My spiritual reading during these traumatic months–what with wars grinding in Iraq and Afghanistan, the failed Copenhagen Climate Change conference, our being turned away from peacefully entering Gaza, and now the catastrophic earthquake in Haiti–has been a new book from Orbis in their “Modern Spiritual Masters” series: Etty Hillesum: Essential Writings. A balm for my wounds. She speaks to our predicament and points a way forward. She teaches me not just how to cope, but how to grow, deepen, love and serve. I highly recommend this book.
Etty Hillesum was a young Dutch Jewish woman working in Amsterdam during World War II. She kept a series of journals and recorded her spiritual awakening. She saw life in a new light and began serving Jewish refugees in a Nazi transit camp. Finally, she and her family were flung into the great nightmare. The death train transported them to Poland, and in Auschwitz, on November 30, 1943, at the age of 29, she died.
Friends held on the journals for decades, trying unsuccessfully to get them published. Finally, in 1981, they prevailed. The journals were published in Dutch; two years later in English. The world read them for the first time. I read them when they came out, in that version named An Interrupted Life. Her account drew me in—her struggles, prayers, her growing awareness of God, her gradual peace with death. Her prose is spry and light. It seizes from the famous opening line: “Here goes, then.”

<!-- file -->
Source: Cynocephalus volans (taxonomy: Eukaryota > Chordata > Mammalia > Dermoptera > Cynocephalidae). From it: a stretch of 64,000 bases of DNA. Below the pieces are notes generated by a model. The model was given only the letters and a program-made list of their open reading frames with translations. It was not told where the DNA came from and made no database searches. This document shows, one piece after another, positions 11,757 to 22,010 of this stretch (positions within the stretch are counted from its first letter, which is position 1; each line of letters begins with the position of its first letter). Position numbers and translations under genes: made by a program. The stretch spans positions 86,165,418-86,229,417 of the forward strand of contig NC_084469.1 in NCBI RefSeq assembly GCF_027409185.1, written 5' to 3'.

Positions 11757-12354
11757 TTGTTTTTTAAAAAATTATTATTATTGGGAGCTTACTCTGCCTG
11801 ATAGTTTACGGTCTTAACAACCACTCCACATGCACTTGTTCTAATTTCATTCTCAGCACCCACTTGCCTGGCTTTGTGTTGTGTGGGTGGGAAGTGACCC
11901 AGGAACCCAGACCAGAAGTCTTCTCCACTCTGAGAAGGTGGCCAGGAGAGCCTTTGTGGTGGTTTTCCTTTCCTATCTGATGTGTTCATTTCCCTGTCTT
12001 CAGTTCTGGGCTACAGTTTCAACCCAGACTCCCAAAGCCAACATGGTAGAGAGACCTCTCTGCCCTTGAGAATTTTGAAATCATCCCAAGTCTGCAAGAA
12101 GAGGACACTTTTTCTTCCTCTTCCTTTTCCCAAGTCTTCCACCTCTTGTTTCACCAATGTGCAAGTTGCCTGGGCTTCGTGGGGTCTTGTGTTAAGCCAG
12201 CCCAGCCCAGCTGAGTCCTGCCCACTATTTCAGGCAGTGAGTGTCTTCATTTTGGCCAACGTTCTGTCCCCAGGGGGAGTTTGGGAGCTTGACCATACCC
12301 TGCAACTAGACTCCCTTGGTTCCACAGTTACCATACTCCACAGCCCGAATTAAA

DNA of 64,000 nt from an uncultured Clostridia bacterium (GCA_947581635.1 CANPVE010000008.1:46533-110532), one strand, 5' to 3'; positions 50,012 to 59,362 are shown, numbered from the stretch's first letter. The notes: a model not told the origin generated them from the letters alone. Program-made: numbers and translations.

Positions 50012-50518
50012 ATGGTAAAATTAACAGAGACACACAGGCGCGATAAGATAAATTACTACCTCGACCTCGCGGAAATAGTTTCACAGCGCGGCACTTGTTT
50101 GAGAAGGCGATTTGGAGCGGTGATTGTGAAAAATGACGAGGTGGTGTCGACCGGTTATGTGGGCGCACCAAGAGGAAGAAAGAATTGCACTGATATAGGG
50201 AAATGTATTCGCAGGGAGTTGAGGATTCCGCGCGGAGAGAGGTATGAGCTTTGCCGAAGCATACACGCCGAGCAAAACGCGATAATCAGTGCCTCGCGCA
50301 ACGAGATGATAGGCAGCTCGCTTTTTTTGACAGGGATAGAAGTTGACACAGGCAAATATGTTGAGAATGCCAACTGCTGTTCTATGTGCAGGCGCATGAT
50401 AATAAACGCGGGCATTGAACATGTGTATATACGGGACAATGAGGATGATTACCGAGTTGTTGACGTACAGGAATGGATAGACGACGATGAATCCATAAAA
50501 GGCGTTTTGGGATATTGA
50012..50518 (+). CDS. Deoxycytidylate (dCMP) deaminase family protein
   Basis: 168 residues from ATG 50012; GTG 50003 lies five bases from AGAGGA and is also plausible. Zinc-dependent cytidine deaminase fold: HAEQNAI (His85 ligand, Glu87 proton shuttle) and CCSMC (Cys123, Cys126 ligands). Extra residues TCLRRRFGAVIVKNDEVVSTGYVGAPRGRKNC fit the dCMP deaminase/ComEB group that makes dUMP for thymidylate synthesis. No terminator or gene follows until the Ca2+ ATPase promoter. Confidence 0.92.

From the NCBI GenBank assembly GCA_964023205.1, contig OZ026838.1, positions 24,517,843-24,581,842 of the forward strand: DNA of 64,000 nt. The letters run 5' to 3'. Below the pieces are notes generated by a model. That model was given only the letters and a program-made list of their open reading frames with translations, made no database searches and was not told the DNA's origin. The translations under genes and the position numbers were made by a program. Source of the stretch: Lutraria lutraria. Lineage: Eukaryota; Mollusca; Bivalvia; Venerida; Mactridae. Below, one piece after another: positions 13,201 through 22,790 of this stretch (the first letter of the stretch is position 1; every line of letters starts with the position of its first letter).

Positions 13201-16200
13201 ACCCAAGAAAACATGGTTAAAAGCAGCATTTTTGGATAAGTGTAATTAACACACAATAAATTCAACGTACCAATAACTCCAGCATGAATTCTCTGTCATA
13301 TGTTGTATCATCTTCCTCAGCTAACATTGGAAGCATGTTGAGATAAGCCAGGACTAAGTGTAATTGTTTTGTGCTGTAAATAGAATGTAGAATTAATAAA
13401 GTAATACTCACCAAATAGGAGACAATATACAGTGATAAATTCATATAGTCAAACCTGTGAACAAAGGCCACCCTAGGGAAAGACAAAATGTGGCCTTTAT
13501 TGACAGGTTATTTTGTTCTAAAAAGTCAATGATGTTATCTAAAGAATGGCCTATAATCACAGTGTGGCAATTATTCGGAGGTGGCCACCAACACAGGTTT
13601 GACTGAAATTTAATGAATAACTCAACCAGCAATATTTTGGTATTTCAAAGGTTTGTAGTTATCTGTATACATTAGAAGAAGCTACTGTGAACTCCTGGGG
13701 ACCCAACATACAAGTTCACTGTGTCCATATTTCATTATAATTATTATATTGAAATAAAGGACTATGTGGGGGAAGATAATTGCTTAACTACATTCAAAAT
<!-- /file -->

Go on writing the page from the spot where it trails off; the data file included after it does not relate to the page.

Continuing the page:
This new version excerpts the journals from ’41 to ’43, and adds correspondence that has been since discovered. The introduction, by editor Anne Marie Kidder, brims with insights. Etty, she writes, “is a mystic who, amid the war’s horrors, could affirm the goodness and beauty of life and taught herself, as she taught others, to explore the landscape of the soul and the soul’s quest for truth and God.”
Etty became, in her own astonishing words, “the thinking heart of the barracks.”
By a keen eye, Kidder has cataloged the journals’ many themes:
With new inner resources, she learns to take her “quiet room” with her wherever she is, even into the barracks and, one presumes, later to her death. She achieves, she writes, “a state of complete equilibrium,” even in the most horrendous moment of Nazi occupation.
I now listen all day long to what is within me, and am able to draw strength from the most deeply hidden sources in myself. I keep following my own inner voice even in the madhouse… Let me perform a thousand daily tasks with love, but let every one spring from a greater central core of devotion and love.
And through devotion and love she discovers detachment. “I know what may lie in wait for us,” she writes. “I have already died a thousand deaths in a thousand concentration camps. I know about everything and am no longer appalled by the latest reports. In one way or another I know it all. And yet I find life beautiful and meaningful. From minute to minute.”
Life in the madhouse becomes “one great, unpredictable, continuous inner adventure.” “I shall evade none of the tempests life has in store for me…. I vow to live my life out there to the full.”
And she is not bereft of strength. “Everything we need is within us. But we must know what motives inspire our struggle and we must begin with ourselves, every day anew.”